But online visitors can now virtually walk its halls after a partnership with Google allowed its famous halls and rooms to be included on Google Maps’ Street View.

Users will from today be able to navigate the 332-year-old building, including the Cabinet room, the Thatcher Room – used as the late prime minister’s main office – and the rose garden, where the first press conference of 2010’s Coalition government was held.

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Britain’s Jews Embrace Appointment of Pro-Israel PM Theresa May

British-Jewish and pro-Israel groups are congratulating Home Secretary Theresa May for winning the leadership of the Conservative Party and replacing outgoing United Kingdom Prime Minister David Cameron, who resigned following the U.K.’s decision to leave the European Union (EU) in the Brexit referendum last month.

May takes over the role after all other candidates for the Conservative leadership exited the race earlier in the week, and after Cameron expedited his resignation to Wednesday, July 13 (he initially gave himself a three-month deadline for leaving office). May now becomes the U.K.’s second female prime minister after Margaret Thatcher. Her ascension to the post has been viewed positively by the Jewish and pro-Israel communities due to her record of support for those sectors.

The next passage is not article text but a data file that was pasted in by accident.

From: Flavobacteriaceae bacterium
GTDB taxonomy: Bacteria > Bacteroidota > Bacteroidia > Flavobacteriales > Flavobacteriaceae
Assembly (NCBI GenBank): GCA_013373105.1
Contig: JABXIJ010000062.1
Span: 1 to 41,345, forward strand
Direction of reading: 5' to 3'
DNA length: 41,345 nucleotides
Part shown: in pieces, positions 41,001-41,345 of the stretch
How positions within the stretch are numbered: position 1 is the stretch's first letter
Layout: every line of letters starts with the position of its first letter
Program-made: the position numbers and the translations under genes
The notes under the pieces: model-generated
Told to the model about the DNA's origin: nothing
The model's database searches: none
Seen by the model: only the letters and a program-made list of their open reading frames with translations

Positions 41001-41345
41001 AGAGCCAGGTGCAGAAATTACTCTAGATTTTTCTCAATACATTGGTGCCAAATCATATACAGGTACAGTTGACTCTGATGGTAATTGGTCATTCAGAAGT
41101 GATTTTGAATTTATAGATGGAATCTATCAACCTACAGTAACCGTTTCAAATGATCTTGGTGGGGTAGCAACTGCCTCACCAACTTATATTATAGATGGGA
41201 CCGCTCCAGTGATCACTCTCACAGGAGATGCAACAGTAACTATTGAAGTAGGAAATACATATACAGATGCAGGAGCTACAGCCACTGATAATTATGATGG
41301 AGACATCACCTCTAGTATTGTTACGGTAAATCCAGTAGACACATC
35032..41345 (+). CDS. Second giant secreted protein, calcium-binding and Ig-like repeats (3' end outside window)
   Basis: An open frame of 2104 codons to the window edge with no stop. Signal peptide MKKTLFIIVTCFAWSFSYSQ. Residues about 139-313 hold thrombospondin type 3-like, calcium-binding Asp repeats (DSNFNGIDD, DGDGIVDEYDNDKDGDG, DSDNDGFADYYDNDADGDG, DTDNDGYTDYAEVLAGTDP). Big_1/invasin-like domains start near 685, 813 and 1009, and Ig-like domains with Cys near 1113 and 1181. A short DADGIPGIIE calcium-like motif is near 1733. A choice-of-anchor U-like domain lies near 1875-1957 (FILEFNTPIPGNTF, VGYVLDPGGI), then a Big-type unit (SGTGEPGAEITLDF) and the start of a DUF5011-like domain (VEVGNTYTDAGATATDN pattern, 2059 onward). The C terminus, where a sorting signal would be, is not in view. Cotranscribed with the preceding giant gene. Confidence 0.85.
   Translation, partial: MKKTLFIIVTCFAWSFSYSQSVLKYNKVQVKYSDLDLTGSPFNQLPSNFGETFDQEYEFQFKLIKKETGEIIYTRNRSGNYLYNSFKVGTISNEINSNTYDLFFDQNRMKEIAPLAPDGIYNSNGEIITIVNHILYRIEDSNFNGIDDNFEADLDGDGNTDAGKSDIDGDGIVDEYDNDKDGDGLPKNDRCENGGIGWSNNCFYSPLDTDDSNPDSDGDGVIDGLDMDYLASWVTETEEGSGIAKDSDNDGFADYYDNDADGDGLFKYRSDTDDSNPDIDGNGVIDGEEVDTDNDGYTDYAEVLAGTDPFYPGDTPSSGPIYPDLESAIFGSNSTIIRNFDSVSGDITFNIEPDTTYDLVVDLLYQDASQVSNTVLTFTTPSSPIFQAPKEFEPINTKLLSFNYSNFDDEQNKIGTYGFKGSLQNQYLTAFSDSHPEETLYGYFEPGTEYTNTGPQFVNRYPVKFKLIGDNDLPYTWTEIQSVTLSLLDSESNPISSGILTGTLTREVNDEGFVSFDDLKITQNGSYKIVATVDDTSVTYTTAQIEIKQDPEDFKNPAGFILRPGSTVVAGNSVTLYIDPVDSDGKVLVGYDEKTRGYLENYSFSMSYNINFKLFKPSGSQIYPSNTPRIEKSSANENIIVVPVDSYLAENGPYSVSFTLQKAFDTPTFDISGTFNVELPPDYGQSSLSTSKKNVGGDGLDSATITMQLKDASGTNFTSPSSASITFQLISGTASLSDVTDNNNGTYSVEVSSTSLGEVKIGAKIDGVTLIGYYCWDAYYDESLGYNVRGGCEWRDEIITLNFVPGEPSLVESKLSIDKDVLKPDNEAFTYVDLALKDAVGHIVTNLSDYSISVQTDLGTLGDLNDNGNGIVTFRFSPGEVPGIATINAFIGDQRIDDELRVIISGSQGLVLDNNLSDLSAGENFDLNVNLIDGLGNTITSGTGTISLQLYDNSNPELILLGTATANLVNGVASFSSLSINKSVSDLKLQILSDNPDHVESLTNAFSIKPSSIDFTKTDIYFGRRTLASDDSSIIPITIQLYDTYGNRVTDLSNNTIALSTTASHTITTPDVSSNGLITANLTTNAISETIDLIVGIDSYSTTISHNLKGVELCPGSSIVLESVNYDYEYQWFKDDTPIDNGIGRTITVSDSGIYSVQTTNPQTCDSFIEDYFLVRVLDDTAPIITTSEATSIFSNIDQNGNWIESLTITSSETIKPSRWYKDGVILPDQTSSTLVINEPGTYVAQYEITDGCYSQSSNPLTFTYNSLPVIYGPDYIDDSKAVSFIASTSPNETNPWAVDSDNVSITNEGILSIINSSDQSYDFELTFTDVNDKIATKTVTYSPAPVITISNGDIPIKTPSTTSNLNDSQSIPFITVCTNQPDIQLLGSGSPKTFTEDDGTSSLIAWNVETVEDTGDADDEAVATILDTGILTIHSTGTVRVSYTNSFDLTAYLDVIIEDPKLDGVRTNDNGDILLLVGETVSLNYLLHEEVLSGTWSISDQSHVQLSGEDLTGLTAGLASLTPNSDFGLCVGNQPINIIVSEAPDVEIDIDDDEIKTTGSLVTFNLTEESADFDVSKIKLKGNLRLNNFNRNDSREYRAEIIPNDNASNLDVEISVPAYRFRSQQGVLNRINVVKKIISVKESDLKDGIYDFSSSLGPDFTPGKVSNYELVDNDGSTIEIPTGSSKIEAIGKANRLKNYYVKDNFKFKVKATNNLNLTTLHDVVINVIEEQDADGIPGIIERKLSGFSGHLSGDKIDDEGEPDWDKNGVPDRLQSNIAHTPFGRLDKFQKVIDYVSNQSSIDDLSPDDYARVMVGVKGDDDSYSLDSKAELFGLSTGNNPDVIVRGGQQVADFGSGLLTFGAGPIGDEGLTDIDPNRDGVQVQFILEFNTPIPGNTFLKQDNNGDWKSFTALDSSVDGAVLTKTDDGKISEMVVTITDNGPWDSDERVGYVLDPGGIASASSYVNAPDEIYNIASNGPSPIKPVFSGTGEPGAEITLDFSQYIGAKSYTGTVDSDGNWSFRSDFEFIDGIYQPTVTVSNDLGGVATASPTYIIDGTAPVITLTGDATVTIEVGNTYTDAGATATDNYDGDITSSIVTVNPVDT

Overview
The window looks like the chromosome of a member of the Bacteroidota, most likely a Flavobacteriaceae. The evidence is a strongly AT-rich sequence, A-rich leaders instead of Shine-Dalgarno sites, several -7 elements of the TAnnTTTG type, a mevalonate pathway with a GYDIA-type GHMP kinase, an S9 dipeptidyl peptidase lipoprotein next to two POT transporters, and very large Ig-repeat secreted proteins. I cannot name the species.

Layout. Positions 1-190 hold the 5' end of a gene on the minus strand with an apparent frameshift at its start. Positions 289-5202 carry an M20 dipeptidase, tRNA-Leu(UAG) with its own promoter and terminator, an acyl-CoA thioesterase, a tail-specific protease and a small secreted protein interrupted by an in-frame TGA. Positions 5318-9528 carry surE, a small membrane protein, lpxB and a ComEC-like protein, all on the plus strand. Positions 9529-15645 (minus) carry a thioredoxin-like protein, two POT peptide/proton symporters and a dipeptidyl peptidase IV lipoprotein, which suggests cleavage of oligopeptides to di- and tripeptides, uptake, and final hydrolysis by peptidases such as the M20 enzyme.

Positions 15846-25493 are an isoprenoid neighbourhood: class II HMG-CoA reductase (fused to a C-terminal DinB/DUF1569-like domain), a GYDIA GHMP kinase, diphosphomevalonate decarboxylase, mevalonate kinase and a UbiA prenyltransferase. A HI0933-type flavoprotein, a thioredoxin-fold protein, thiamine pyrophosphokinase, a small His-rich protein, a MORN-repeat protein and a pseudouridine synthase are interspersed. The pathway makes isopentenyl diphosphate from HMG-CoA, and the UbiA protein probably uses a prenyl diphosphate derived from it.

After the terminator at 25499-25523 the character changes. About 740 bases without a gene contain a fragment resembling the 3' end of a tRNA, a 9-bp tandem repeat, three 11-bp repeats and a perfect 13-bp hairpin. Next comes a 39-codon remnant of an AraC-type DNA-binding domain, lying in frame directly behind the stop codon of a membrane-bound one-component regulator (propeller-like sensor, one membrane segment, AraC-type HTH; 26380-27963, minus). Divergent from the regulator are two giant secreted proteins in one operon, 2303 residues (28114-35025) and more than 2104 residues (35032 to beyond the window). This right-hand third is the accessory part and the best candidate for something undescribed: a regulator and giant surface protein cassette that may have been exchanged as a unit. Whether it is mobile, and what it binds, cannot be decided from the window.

Theresa May has repeatedly shown herself as “a committed and conscientious friend to both Israel and Jewish communities in the U.K.,” Paul Charney, chairman of the Zionist Federation of the United Kingdom, told JNS.org.

“We have no doubt that should the safety of either [community] come under threat, she will stand firm in our defense. Under David Cameron, the relationship between Israel and the U.K. remained warm and open, and we look forward to that positive relationship continuing under May,” he said.

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Socialism Works Until You Run Out of Other People’s Money, Then All Money

Margaret Thatcher famously said that Socialism works until you run out of other people’s money. Venezuela has run out of money. Period.

The speaker of Venezuela’s opposition-controlled National Assembly said Wednesday the legislature cannot pay lawmakers or employees because the government has failed to allocate its budget.

Leading opposition figure Henry Ramos Allup told journalists the legislature has run out of money, the latest victim of the crisis gripping the recession-racked country.